My guess is that you are probably a reasonable person, but some of your coworkers and customers can be demanding, picky, angry, and whiny.
One of my favorite books is entitled, “Dealing with People You Can’t Stand” written by Dr. Rick Brinkman and Dr. Rick Kirschner. The book claims that we all have four intentions in the workplace; to get it done, get it right, get along, and get appreciation.
When someone wants to get it done, you should focus on the task and your communications should be brief and to the point.
When someone wants to get it right, you should focus on the details, every “i” dotted and every “t” crossed, and your reports are well-documented.
When people want to get along, you should focus on the relationship, and you should engage in considerate conversations and friendly chit-chat.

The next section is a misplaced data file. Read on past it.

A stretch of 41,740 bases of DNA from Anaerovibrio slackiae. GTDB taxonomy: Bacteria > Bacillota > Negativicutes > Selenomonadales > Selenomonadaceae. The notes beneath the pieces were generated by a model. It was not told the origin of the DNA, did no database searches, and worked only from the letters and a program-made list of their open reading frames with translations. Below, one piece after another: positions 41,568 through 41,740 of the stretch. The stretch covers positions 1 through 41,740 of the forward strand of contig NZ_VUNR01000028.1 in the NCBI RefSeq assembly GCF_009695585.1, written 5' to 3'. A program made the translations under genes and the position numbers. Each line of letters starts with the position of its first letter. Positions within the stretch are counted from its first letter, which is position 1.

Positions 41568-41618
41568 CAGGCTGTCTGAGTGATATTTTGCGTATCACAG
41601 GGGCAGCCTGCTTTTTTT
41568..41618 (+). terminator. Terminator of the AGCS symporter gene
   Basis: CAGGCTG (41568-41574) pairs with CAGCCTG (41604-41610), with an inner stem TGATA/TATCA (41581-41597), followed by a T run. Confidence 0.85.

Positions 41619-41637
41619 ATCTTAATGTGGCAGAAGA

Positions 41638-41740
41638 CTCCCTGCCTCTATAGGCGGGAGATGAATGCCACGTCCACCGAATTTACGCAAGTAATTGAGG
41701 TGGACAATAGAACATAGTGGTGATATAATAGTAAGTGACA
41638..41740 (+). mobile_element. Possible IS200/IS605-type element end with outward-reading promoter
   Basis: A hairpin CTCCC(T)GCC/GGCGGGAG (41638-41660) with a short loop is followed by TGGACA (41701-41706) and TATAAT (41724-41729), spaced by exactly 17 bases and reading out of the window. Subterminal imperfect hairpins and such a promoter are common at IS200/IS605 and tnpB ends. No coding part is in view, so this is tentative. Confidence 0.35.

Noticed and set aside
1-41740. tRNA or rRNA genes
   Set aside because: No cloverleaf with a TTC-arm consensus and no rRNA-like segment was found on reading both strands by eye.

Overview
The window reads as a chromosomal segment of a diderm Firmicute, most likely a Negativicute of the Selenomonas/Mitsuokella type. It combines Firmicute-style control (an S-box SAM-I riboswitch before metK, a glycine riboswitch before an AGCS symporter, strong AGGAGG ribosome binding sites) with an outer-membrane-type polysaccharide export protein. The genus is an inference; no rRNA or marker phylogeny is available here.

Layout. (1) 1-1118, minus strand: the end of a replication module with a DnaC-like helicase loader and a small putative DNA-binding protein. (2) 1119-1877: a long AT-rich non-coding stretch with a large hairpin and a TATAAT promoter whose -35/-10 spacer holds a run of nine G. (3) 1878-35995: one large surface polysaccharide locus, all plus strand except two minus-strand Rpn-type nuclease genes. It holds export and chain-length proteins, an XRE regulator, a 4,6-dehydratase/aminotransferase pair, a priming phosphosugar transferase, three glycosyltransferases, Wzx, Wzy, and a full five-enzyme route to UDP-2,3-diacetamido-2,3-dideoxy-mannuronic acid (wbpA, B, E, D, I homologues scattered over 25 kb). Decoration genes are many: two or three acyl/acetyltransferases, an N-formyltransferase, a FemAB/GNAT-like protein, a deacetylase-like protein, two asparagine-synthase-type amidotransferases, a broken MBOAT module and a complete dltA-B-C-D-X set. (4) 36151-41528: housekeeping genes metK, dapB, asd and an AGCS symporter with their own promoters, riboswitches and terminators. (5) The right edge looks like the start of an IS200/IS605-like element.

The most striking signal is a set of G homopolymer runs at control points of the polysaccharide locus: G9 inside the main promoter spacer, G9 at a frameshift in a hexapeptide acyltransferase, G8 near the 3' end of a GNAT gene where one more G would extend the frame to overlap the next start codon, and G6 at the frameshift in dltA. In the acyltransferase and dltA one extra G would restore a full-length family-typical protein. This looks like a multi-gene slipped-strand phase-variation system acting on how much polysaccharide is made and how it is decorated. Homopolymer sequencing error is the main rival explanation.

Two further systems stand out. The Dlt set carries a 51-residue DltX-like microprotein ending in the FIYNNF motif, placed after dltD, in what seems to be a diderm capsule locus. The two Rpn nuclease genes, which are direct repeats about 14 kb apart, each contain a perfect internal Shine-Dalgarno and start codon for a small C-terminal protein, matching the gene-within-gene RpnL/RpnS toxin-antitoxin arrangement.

When someone wants to get appreciation, of course you should recognize their contributions with words of gratitude.
The problem with difficult people is we don’t like them, and we might drag our feet and bite our tongue. We might be contributing to the problem.
So, when people worry things may not get done, they become more controlling. When people fear things will be done wrong, they become more perfectionistic. When people feel left out, they become more approval-seeking. When people don’t get appreciation, they become more attention-seeking.
At work we all want to get it done, whatever it is. And if we are going to do it; we might as well do it well, and it sure would be nice if we could get along. Finally, wouldn’t be nice to get some appreciation. Hey, try this: If you’re not getting it, start giving it.
If you need to find a keynote speaker, plenary speaker, breakout speaker, concurrent session speaker, seminar leader, or workshop facilitator who can deliver in-person, virtually, or via prerecorded session, Kit Welchlin, M.A., CSP, CVP, is a nationally recognized professional motivational speaker and author and can be found at www.welchlin.com or www.SeminarsOnStress.com.